YFGF on social media

Firkin a go-go (01)

Want even fresher beer news?

Go to YFGF's Facebook page:
YoursForGoodFermentables/

Or scroll down.

***************


Saturday, December 31, 2016

Pic(k) of the Week: 42 years of Anchor's "Merry Christmas and Happy New Year."

Our Special Ale 2016

This is the forty-second annual "Our Special Ale" from the brewers at Anchor. It is sold only from early November to mid-January. The Ale's recipe is different every year, as is the tree on the label, but the intent with which we offer it remains the same: joy and celebration of the newness of life. Since ancient times, trees have symbolized the winter solstice when the earth, with its seasons, appears born anew. This lone pine was found 1,000 miles from Omaha during the westbound construction of the transcontinental railroad.

There was a time, not too long ago —but older than the birthdates of Millenial drinkers— that a beer fancier could find no Christmas beers stacked on American store shelves or poured from bar taps. None.

That is, until 1975, when Anchor Brewing —re-tooled only nine years earlier from a failing 19th-century San Francisco brewery into the first American 'craft' brewery— brewed the nation's first 'craft' Christmas beer. Owner Fritz Maytag named it "Our Special Ale" to molify the religious censors. Now, forty-two years on, Anchor is no longer alone; one can Christmas tipple in profusion.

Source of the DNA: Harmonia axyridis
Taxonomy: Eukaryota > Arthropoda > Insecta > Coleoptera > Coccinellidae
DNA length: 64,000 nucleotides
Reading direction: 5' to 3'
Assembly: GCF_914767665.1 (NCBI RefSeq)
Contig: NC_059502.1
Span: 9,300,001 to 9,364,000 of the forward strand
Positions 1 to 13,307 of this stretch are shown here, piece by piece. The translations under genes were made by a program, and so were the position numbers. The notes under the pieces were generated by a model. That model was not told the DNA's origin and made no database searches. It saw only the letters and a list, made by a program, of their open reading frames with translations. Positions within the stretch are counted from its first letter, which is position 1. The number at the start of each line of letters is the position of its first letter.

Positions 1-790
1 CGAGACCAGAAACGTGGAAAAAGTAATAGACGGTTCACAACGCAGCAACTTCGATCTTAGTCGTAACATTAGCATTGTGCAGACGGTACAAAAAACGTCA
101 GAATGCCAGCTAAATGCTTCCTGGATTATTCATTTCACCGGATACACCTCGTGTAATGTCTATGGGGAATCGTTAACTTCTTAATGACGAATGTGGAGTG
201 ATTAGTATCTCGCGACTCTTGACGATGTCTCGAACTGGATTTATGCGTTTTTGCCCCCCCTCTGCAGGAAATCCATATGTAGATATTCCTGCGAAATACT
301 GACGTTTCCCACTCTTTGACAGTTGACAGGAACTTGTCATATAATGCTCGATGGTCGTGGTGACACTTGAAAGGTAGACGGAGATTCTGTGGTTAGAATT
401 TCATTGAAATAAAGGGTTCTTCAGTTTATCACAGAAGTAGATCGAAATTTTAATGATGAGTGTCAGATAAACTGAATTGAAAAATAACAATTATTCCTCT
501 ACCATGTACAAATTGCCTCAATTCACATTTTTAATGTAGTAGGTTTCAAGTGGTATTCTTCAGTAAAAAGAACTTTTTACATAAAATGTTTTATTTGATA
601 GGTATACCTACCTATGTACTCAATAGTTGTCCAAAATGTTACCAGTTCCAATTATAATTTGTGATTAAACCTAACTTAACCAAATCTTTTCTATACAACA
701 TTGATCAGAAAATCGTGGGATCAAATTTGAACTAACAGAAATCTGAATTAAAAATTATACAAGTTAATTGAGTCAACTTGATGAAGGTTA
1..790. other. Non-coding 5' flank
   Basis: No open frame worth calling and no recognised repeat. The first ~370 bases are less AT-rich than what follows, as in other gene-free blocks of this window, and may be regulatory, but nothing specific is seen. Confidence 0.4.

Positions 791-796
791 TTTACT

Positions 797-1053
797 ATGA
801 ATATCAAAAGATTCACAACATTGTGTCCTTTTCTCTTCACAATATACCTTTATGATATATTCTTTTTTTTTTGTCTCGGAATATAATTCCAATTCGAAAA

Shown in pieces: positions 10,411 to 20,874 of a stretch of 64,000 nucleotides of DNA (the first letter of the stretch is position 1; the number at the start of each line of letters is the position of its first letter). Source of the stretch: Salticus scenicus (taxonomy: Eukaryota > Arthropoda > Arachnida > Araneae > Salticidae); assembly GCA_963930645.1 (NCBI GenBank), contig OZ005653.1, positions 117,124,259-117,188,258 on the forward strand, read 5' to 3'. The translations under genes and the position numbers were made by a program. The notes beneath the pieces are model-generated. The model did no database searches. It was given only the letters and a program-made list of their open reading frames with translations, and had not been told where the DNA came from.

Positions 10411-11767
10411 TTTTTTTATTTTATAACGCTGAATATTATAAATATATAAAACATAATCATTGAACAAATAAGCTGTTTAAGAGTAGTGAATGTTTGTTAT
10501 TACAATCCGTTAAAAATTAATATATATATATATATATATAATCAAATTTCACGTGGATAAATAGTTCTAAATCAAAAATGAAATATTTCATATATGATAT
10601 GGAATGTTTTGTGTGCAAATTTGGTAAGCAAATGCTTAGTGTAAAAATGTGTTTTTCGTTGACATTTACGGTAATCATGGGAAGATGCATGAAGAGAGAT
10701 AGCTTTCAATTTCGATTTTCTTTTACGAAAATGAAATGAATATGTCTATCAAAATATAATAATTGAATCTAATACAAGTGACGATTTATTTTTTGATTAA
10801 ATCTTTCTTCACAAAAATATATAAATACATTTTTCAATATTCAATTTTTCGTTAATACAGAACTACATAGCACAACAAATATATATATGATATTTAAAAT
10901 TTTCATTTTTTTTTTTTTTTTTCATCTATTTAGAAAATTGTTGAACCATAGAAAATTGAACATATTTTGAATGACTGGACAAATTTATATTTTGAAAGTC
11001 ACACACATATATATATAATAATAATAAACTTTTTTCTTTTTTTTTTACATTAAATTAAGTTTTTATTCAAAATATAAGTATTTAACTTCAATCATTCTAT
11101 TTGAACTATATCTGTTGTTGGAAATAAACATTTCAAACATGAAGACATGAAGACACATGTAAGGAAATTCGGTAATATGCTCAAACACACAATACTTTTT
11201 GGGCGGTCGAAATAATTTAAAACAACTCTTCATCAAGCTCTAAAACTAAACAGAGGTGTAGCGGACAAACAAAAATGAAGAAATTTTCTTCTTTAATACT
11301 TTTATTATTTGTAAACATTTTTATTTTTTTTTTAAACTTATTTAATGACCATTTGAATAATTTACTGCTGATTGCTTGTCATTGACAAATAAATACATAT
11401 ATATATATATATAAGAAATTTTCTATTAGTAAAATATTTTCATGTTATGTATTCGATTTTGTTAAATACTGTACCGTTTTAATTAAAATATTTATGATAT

Here is Maytag on the beer's genesis, as quoted by Don Russell — nom de bière, Joe Sixpack— in his 2008 book, Christmas Beer:
“I was aware of the tradition in medieval villages where they would make special beers for various festival days,” Maytag says. “You'd have beers brewed for weddings, festivals, and other celebrations. And certainly, you'd brew them for Christmas.” It made sense that a small brewery that had been revived thanks to old-world-beer-making techniques would rediscover the tradition of holiday beer. There was only one problem: Maytag didn't have a clue what it should taste like.

Anchor Christmas 1975

For the first few years of its life, Anchor's Our Special Ale was an IPA, brewed with Cascade hops, then a new hop variety. The 1983 version was so well-received, it became a year-round offering called Liberty Ale which is still brewed today. In 1984, Maytag decided to do "something special" for Christmas and brewed a brown ale, but with an American twist: dry-hopped with those Cascade hops. Then, following that, in 1987,
To celebrate his wedding, Maytag crafted a bridal ale filled with herbs and spices. It was so tasty, that the brewery decided to add spices to its [brown ale] holiday ale that winter —and has done so ever since. There's a different recipe each season, and neither Maytag nor any of his employees have ever revealed what's behind those mysterious flavors.

It's been a spiced brown ale ever since. I tasted this year's iteration. And yes! Dark brown with red tinges. Aromas and flavors of gingerbread, nutmeg, pine, and cloves, as if a pfeffernüsse cookie were a beer. But, Mr. Maytag has protested: